Referring to FIG. 2, a non-modifiable electronic document 18 is diagrammatically shown to receive text and drawings represented by an annotated text arrow 20 and an annotated drawing arrow 22, respectively. Annotated text and annotated drawing may be entered into the non-modifiable electronic document 18. Text and drawing are annotated in that they do not obscure entered data in the non-modifiable electronic document 18. The text and drawing are generated using a special annotation color not available when creating a modifiable electronic document 10. Further, the annotated text and drawing are generated using a masked inking which merges the entered data 11 with the annotated text and drawing 19 rather than obscuring the entered data 11. The entered data 11 is shown with a cross hatch representing one color. The additional data 19 comprising the annotations is shown dotted representing the annotation color which is necessarily different from the one color used to generate the entered data 11.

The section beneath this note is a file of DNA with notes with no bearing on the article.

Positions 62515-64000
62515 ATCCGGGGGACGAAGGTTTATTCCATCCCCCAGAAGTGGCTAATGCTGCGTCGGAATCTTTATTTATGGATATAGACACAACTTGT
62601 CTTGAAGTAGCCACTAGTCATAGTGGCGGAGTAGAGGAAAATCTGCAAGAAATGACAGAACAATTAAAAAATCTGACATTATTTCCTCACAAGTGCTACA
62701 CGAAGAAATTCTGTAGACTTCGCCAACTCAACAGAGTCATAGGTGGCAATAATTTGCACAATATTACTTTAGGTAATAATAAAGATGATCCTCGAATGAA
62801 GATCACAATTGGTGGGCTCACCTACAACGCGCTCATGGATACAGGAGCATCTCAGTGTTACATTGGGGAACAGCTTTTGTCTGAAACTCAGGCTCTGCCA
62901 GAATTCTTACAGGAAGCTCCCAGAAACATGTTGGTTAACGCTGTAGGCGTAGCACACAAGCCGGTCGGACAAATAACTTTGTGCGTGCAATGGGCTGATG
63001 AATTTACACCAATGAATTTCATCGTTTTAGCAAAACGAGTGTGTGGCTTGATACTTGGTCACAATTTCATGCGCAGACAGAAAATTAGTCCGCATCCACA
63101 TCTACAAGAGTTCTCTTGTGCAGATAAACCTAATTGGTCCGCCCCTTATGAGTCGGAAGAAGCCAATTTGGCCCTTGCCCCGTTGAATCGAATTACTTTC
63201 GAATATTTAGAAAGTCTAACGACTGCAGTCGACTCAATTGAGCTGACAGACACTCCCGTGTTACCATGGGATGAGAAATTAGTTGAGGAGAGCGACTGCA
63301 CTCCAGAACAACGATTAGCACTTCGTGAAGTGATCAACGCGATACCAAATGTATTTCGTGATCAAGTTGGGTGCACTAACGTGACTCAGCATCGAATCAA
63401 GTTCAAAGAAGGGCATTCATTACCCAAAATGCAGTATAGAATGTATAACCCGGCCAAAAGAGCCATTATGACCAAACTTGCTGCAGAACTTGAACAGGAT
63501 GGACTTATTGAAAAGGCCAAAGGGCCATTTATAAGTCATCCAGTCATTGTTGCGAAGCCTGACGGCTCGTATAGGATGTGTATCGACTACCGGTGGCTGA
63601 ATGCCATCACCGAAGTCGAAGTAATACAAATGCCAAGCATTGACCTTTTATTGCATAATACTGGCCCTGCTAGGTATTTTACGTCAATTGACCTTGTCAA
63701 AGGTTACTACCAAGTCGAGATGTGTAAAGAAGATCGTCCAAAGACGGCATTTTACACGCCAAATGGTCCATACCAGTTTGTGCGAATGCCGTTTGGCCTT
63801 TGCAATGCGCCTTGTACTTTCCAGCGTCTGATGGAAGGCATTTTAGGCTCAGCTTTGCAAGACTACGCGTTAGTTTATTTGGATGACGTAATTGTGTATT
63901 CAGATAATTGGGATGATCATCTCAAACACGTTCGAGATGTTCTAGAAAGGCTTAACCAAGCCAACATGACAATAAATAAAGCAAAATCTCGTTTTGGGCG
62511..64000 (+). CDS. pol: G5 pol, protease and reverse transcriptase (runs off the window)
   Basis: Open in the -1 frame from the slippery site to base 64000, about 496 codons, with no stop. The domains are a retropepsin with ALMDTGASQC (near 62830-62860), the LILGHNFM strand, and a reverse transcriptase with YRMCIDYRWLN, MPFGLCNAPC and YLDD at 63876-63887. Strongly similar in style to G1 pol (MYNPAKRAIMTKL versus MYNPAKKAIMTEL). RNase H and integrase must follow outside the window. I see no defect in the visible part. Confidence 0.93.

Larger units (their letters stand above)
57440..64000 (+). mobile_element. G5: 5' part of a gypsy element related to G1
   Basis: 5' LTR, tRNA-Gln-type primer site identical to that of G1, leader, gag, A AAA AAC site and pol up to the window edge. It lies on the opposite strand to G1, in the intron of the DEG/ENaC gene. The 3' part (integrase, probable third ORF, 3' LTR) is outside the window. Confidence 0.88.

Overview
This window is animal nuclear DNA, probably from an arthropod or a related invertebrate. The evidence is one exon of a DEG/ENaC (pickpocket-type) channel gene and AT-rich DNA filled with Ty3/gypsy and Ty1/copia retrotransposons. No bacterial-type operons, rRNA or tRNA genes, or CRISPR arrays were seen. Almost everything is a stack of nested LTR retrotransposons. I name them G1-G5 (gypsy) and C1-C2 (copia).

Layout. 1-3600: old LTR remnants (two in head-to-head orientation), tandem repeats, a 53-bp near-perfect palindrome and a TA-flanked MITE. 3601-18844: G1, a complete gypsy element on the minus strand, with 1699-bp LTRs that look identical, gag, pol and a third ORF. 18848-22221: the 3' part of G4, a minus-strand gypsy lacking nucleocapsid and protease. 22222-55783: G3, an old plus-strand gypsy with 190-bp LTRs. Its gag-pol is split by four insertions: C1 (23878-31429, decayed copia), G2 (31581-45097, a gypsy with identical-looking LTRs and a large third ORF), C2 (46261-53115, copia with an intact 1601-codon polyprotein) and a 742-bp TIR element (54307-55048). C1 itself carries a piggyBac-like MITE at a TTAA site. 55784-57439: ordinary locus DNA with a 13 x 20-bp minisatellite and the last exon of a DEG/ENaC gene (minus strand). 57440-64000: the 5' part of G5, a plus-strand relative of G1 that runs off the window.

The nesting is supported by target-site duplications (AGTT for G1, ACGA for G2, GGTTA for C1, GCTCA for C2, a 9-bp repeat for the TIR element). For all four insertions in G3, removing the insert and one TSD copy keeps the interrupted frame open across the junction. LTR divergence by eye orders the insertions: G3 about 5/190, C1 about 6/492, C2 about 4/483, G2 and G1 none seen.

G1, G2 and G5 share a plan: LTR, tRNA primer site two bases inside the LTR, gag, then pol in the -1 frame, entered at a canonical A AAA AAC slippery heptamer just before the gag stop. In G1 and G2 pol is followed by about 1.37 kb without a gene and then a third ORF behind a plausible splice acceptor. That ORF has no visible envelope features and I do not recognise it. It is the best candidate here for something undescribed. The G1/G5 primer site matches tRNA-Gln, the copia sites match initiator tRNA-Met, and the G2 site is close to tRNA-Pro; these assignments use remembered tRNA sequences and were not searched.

Because the entered data 11 cannot be obscured in any way in a non-modifiable electronic document 18, prepared data, represented by prepared data arrow 24, is not allowed to enter the non-modifiable electronic document 18. More specifically, a graphically represented switch 26 illustrates that prepared data may not enter the non-modifiable electronic document 18 because prepared data is considered a type which will obstruct the entered data 11 due to the vastness of the data which is prepared. For example, a form, stored as prepared data, will not be transferable into a non-modifiable electronic document 18. This preventative step occurs because the entered data 11 may already incorporate a prepared form or other information which may be difficult to understand if another form is transposed over that data.